I do not have fear or run from a snake, but yellow jackets are a different story. I guess it was getting stung so many times as a youngster. When I was 6, I ran outside one Sunday morning in my bare feet. I leaped off the back porch and my foot landed in a downed yellow jacket comb. I think that helped seal the deal. So last week, with my wife actually laughing at my fear, I decided to face my demons and get close (4-6 inches) and photograph the feared beast. I do appreciate their beauty, but that tail end still gives me the willies.
Yellow jacket is the common name in North America for predatory wasps of the genera Vespula and Dolichovespula. Members of these genera are known simply as “wasps” in other English-speaking countries. Most of these are black and yellow; some are black and white like the bald-faced hornet, Dolichovespula maculata. Others may have the abdomen background color red instead of black. They can be identified by their distinctive markings, their occurrence only in colonies, and a characteristic, rapid, side to side flight pattern prior to landing. All females are capable of stinging. Despite having drawn the loathing of humans, yellow jackets are in fact important predators of pest insects.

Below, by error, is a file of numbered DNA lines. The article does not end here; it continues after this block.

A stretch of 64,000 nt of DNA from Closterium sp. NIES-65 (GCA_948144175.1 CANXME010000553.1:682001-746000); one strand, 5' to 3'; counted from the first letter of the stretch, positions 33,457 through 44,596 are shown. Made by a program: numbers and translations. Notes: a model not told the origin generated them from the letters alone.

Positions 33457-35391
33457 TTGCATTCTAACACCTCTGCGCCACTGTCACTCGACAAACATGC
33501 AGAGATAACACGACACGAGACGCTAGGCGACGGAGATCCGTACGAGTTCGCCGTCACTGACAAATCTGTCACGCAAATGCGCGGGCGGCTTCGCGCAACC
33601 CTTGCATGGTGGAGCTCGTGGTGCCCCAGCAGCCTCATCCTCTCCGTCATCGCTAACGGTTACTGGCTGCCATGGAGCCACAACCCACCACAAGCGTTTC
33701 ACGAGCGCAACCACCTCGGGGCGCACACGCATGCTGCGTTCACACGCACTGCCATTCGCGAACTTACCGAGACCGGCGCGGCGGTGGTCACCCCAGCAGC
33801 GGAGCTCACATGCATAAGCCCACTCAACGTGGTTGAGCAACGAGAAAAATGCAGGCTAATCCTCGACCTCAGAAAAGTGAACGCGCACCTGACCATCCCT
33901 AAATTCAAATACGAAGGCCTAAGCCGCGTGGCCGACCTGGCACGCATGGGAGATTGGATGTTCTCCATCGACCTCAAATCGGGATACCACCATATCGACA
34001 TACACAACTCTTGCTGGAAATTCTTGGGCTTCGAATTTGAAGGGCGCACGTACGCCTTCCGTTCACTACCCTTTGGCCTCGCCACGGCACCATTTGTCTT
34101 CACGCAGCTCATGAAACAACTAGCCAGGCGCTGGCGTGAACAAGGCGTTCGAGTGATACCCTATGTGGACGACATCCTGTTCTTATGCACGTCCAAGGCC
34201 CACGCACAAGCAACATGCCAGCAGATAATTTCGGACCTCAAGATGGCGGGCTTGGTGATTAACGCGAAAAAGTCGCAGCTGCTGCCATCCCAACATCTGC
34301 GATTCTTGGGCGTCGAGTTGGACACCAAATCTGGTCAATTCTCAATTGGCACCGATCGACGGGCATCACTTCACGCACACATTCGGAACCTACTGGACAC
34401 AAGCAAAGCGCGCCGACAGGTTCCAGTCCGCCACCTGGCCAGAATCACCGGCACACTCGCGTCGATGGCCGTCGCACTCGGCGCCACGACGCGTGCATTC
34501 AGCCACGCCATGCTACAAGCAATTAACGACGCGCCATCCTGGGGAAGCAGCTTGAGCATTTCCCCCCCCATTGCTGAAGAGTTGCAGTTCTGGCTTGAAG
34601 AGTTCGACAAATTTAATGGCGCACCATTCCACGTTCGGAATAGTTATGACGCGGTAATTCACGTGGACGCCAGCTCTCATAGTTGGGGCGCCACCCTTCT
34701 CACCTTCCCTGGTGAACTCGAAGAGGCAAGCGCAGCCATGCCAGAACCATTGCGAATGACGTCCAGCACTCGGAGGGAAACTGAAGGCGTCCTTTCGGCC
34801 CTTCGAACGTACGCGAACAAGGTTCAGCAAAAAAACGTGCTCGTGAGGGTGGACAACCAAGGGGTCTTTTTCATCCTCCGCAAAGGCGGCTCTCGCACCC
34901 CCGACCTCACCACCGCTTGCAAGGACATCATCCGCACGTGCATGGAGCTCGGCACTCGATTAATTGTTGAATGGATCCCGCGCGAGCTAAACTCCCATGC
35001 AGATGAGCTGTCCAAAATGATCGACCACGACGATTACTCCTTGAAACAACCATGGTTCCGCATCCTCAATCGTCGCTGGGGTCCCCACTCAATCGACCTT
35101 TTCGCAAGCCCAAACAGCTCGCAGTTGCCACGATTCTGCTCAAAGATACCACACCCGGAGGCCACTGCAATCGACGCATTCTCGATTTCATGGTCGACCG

These species have lance-like stingers with small barbs, and typically sting repeatedly, though occasionally a stinger becomes lodged and pulls free of the wasp’s body; the venom, like most bee and wasp venoms, is primarily only dangerous to humans if allergic, unless a victim is stung many times. All species have yellow or white on their faces. The mouthparts are well-developed with strong mandibles for capturing and chewing insects, with probosces for sucking nectar, fruit, and other juices. Yellow jackets build nests in trees, shrubs, or in protected places such as inside man-made structures, or in soil cavities, mouse burrows, etc. They build them from wood fiber they chew into a paper-like pulp. Many other insects exhibit protective mimicry of aggressive, stinging yellow jackets; in addition to numerous bees and wasps (Müllerian mimicry), the list includes some flies, moths, and beetles (Batesian mimicry).
PEACEOUT ††† en theos ††† jlawrence